Flattening a Cupped Board

I love wide boards. My most cherished timbers are some 18″-wide cherry boards from a huge, standing dead cherry tree that I found back when I lived in South Mississippi. They have some beetle holes from the decade or more that the tree stood forlornly in the forest after it died. But they’re wide. Also, some 17″-wide white pine boards from a tree that died in front of my house when I lived in North Georgia. It was a yard tree, full of knots and pitch, but those boards…so wide. And of course, a stack of 18″ to 24″-wide poplar planks from a discarded butt from a logging job in Mississippi. The loggers left the butt because it splintered as it fell, but there was still plenty of good wood for me to salvage. And it was worth it, because, well, wide. Reeaaally wide…You know?

It traumatizes me greatly to have to glue up boards to make a wider panel. Sometimes it’s unavoidable, like when I made my 48″-wide sassafras table. Alas, there were no 48″-wide sassafras boards to be had. At least not in my wood stash. But usually I just end up designing my work to suit the stock that I have on hand.

Such was the case when I began work on a small tavern table over the weekend. I began with the intention of reproducing a small table from the MESDA collection. I’ve had my eye on that piece for years, ever since Chris Schwarz built a version for Popular woodworking a few years back. The original is from Charleston, South Carolina around the 1720’s. Not bad-looking for a 300-year-old.

Photo credit: popularwoodworking.com

Actually, to say that I’m building a reproduction would probably ruffle the feathers of an ardent antiquarian. The original was made of cypress. I don’t have any cypress. The original utilizes some unconventional drawer construction. I don’t mind the unconventional, but I don’t hesitate to build things a bit differently if it suits my fancy. The original turnings exhibit quite a bit of variance from one leg to another. This was presumably not the intention of the maker, so I definitely will not be trying to replicate that variance. Mine will be different, too, but in their own unique way. And the original has a 21″-wide top. I have some poplar that wide, but it’s 8/4 stock that is destined for Windsor chair seats. My widest 4/4 poplar is 19″. Therefore, my table will be 19″ wide.

See how easy that was? No need to glue a 2″ strip to the edge of a gorgeously wide plank. I suspect the original table would have been 19″ wide also, if the maker’s widest cypress board had been 19″ wide.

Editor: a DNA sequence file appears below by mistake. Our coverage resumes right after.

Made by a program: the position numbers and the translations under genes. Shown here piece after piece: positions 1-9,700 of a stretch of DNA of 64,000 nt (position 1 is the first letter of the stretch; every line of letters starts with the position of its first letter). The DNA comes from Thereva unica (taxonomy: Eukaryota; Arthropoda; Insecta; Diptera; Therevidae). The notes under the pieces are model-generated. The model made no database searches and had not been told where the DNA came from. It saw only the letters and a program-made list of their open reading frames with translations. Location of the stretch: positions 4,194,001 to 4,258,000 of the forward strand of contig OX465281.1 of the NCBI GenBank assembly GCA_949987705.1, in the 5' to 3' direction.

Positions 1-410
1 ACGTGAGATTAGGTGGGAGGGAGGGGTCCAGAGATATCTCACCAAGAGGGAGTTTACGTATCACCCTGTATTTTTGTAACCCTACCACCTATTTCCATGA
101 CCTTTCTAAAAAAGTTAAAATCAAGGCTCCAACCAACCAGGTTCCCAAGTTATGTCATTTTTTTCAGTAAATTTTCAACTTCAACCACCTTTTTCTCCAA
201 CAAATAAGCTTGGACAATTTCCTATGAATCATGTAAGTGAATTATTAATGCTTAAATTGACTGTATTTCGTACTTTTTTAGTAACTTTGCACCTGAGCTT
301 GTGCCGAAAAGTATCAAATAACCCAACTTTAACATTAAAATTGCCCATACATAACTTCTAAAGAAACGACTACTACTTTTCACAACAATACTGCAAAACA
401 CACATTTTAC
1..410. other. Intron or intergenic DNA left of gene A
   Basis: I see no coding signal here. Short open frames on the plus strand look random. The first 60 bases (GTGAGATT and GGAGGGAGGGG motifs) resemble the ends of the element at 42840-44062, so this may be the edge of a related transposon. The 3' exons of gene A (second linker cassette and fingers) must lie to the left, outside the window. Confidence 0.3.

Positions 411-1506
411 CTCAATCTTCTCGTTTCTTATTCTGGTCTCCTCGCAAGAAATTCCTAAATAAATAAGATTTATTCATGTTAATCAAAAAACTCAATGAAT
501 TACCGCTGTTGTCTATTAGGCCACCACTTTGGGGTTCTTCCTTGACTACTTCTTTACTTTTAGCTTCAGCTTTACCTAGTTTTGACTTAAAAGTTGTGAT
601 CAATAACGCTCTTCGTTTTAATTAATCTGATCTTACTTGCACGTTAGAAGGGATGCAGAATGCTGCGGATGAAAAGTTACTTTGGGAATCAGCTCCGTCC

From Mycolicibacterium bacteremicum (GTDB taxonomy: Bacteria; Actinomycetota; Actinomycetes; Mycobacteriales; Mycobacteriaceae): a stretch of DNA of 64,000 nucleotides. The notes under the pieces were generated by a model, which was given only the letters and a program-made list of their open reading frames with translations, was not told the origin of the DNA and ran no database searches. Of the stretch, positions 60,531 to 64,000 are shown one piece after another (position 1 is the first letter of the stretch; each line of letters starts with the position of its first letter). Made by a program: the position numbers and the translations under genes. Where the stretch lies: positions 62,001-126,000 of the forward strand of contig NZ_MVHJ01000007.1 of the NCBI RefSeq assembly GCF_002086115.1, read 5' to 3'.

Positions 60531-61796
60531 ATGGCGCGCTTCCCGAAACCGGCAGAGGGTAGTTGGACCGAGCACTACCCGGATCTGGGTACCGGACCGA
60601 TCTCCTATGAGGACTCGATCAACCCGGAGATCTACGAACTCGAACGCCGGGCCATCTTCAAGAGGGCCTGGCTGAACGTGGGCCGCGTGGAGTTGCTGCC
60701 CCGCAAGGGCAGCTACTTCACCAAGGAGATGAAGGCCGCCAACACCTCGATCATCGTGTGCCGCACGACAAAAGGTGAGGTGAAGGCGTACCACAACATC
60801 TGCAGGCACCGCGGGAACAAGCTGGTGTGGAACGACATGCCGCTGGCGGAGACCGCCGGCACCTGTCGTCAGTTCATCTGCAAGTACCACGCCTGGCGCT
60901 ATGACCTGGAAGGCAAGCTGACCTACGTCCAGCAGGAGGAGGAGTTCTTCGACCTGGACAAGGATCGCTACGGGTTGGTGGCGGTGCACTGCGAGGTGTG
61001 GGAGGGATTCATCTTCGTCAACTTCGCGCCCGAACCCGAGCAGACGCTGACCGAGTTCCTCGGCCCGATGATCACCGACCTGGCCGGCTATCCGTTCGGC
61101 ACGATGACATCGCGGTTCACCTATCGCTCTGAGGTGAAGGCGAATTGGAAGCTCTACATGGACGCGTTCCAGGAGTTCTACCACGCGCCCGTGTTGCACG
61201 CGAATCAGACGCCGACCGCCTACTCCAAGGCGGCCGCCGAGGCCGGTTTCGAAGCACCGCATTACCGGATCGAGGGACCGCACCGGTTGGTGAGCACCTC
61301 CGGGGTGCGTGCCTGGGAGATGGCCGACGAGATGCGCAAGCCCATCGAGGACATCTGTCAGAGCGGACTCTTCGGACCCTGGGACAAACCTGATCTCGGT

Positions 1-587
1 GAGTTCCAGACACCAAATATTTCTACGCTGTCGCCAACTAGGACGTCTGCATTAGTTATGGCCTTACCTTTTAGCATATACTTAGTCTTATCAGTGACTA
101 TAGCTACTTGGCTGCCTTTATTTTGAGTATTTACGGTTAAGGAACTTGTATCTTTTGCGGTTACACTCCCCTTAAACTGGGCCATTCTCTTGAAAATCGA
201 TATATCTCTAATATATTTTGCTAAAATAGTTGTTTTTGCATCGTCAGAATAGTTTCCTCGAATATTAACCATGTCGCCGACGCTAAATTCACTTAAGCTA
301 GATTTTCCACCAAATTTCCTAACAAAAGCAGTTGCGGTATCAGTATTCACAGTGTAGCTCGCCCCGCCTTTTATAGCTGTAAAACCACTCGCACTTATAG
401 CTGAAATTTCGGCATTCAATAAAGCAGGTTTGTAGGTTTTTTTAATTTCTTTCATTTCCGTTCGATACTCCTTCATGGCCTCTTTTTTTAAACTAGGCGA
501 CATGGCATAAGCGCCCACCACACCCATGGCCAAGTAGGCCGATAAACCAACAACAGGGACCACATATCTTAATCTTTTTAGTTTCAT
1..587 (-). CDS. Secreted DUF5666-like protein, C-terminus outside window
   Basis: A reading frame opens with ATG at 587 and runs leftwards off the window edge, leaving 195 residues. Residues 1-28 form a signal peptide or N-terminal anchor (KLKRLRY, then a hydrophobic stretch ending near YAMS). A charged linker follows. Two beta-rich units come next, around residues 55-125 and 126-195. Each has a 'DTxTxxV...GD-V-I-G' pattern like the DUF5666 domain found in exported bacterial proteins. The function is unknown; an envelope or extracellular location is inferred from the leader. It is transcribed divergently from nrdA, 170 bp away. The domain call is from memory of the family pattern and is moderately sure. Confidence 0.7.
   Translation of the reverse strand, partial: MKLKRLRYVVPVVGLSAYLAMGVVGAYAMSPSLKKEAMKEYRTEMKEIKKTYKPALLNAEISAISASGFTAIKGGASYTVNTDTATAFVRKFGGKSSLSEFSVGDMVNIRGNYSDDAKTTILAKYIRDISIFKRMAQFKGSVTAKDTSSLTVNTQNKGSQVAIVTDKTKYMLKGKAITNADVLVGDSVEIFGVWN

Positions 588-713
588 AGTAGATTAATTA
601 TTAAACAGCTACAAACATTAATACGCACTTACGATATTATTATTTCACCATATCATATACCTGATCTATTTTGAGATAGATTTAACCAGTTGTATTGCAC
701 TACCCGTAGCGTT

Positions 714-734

There is only one problem with my 19″ wide poplar boards. They are cupped. Pretty badly. If I tried to plane this sucker flat, I’d be left with a 1/4″-thick top. That ain’t good.

taverntable 072

So what’s the solution? Well obviously, I just need to cut the sucker apart. Flatten out three narrow boards individually. That’s obviously the right decision, because then I can feed the boards through my 12″ planer! Then I can glue them back together, and no one will be the wiser!

Screw that. All of it. The day you see me cutting apart my wide boards so that I can straighten out a minor cup/fit them through my planer/orient the growth rings differently/or any other stupid reason is the day that you will know the I’ve gone to the Dark Side, Anakin Skywalker-style.

A wide, mildly cupped board can easily be flattened with a little TLC. Here’s how I do it:

1) Wet down the concave side with a healthy amount of water. Make sure to really let it soak in. Sometimes I even leave a wet cloth on top of the board for good measure. I prop it up on some stickers to get good airflow to the convex side.

taverntable 074

2) Come back a few hours later. Hopefully, the board has straightened out a bit. In this case, the board was perfectly flat after leaving it overnight. If not, add more water and wait longer.

taverntable 075

3) Now the board is flat (or maybe even cupped a little to the opposite side). You want it to stay flat. So, clamp it tight to a couple of cauls. Leave it in the clamps for a couple of days. Better yet, until you’re ready to use it. More than likely, the board will stay flat when it is completely dry.